The Department of Corrections state that there are nearly 9,000 inmates in state prisons in Nebraska, and that almost two-third of these inmates account have children of incarcerated parents. This revelation underscores the fact that innocent children are the real victims when parents get incarcerated in local jails or state/federal prisons.
This report encouraged Sen. Patty Pansing Brooks of Lincoln to introduce a 9-point resolution that examines the plight of children of incarcerated parents. Children of imprisoned parents are a vulnerable group that requires help.
Resolutions That Would Help Care For Children of Incarcerated Parents
- Prison visitation and calls
- Location where parents serve out their sentences
- Reducing recidivism for released parents
- Creating child-friendly programs for kids for imprisoned parents
- Institutional reforms and correctional programs for families
A 2010 study carried out by Pew Center indicates that over 2.7 million children have parents in US prisons. This means one out of 28 kids have at least one parent incarcerated. Meanwhile, Nebraska is among the US states with highest number of incarcerated populations. This means that children in Nebraska are among those with the highest number of parents in jails and prisons.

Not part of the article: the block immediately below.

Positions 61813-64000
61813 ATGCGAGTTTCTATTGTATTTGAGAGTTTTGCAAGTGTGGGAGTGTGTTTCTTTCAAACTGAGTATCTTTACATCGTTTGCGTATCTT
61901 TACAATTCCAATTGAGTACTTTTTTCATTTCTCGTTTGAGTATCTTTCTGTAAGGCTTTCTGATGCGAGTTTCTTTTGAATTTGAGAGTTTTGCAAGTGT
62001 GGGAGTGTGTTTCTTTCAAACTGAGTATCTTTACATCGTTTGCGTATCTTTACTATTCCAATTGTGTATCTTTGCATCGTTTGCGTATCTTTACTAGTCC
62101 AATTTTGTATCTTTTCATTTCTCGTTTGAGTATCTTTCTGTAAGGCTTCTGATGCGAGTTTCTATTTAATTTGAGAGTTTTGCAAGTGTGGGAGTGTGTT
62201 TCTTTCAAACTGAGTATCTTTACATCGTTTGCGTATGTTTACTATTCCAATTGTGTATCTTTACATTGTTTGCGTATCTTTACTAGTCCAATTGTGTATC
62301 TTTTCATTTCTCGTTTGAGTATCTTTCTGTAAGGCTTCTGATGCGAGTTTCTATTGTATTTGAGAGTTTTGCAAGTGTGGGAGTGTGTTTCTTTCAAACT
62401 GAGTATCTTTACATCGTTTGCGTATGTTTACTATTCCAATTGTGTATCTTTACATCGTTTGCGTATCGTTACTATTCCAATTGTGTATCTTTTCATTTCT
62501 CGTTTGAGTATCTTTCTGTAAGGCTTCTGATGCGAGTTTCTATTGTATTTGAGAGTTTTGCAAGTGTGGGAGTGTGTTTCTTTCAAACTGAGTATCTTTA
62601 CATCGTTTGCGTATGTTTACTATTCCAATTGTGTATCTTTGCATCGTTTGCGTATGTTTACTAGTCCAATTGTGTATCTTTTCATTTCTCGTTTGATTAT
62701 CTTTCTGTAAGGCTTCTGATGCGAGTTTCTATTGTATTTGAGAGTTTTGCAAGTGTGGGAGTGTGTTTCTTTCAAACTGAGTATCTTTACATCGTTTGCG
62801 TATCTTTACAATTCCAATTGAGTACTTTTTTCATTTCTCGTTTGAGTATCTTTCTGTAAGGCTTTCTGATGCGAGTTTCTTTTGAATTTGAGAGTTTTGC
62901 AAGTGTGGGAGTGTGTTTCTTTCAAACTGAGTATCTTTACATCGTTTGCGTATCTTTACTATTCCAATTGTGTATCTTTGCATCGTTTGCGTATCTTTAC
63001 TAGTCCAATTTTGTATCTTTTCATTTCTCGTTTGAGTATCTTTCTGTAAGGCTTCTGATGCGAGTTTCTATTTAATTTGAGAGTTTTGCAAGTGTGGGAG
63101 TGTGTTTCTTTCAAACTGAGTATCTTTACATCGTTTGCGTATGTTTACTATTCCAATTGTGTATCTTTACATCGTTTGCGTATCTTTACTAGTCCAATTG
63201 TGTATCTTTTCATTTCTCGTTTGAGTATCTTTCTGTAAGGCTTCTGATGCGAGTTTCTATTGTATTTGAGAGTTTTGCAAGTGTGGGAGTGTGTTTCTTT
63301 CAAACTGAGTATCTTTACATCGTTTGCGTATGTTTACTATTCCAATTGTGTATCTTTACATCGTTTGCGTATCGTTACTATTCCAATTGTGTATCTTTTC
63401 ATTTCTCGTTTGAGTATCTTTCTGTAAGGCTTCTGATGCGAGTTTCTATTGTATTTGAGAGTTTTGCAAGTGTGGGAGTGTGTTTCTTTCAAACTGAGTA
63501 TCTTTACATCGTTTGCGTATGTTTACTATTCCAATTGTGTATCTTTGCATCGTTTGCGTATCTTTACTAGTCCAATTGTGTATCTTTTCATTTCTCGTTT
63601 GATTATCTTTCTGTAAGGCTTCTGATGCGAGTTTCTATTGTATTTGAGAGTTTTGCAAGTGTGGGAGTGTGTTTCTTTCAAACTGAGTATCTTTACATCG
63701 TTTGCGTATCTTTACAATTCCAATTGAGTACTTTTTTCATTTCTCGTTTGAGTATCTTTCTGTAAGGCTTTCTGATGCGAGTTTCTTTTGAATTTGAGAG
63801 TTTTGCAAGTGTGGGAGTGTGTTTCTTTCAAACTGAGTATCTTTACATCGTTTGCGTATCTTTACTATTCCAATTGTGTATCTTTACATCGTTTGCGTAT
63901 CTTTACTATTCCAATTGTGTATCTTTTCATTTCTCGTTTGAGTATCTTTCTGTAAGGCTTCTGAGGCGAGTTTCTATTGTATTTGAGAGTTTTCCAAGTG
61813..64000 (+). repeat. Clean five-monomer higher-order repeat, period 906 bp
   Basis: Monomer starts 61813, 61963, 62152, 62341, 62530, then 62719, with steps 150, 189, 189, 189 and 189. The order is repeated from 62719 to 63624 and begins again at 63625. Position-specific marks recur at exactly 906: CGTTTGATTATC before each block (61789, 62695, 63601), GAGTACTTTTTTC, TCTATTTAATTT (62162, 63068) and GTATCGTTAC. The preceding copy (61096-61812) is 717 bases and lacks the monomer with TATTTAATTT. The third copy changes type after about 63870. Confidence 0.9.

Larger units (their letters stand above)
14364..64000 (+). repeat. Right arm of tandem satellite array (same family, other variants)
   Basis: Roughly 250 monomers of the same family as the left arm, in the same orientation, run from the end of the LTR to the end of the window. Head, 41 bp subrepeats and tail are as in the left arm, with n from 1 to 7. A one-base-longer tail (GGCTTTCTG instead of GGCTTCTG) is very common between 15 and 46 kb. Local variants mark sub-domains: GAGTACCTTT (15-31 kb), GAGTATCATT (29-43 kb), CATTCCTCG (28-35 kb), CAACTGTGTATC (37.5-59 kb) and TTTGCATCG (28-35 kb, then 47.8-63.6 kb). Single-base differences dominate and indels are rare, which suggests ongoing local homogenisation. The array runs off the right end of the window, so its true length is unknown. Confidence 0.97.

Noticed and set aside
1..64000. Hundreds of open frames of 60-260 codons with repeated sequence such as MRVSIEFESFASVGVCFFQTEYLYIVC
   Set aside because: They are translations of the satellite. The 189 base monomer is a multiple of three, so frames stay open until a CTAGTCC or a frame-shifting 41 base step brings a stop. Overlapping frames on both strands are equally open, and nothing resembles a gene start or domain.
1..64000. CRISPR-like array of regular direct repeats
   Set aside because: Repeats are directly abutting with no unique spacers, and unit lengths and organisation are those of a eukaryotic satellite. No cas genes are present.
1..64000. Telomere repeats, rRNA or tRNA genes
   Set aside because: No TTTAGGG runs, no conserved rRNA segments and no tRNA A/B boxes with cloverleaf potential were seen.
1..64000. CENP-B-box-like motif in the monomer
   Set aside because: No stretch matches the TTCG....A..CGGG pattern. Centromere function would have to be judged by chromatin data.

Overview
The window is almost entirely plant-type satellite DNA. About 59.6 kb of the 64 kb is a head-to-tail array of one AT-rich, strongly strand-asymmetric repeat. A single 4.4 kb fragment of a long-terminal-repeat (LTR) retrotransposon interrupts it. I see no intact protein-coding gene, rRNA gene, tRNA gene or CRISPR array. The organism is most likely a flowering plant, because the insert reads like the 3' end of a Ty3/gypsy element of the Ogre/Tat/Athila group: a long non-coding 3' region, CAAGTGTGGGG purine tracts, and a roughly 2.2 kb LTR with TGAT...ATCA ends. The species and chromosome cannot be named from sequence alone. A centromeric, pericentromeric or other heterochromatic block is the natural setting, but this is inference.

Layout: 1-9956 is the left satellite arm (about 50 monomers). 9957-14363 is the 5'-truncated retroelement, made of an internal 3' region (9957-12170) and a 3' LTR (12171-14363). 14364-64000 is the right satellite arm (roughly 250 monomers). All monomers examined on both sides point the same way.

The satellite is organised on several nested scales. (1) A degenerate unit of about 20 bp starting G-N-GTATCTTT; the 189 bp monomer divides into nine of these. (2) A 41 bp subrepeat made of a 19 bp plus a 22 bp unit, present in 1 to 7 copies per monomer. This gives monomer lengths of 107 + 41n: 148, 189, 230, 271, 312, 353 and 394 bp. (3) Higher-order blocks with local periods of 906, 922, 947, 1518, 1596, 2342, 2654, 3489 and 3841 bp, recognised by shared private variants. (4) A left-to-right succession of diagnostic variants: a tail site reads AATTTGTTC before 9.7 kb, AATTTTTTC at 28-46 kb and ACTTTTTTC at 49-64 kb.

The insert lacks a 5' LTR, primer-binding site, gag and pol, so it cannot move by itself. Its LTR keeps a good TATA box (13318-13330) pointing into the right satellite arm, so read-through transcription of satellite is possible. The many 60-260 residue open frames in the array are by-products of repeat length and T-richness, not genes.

Jails and Prisons Are To Correct, Reform And Bring Penitence
The moment a parent goes to prison, they come out a changed person. But their responsibilities to their kids remain unchanged no matter how long they stay away in prison. In fact, many incarcerated parents are tortured with the thoughts that they are isolated from their children with no one to really oversee them.
The guilt of abandoning their kids while serving a prison sentence has driven some parents to be truly reformed, while driving others to drastic actions.
Several US jails and prisons are named according to the purposes they are supposed to serve. Some are called corrections, reformatory, and penitentiary.
This goes to indicate that the facilities are set up to correct, reform or make inmates penitent for their misdeeds. Whatever the prisons are purposed to achieve in the lives of inmates, no formal system is set up to watch over their kids and care for them as their parents would.
Charles Omedo has a degree in Mass Communication and a PGD in Digital Communication. He worked as a newspaper/magazine reporter and editor for many years. Now, he writes daily news articles for private clients. Charles has written for US/UK/Canadian/Indian clients on various niches. He currently writes prison news for loved ones of inmates on the Prison Rideshare Network.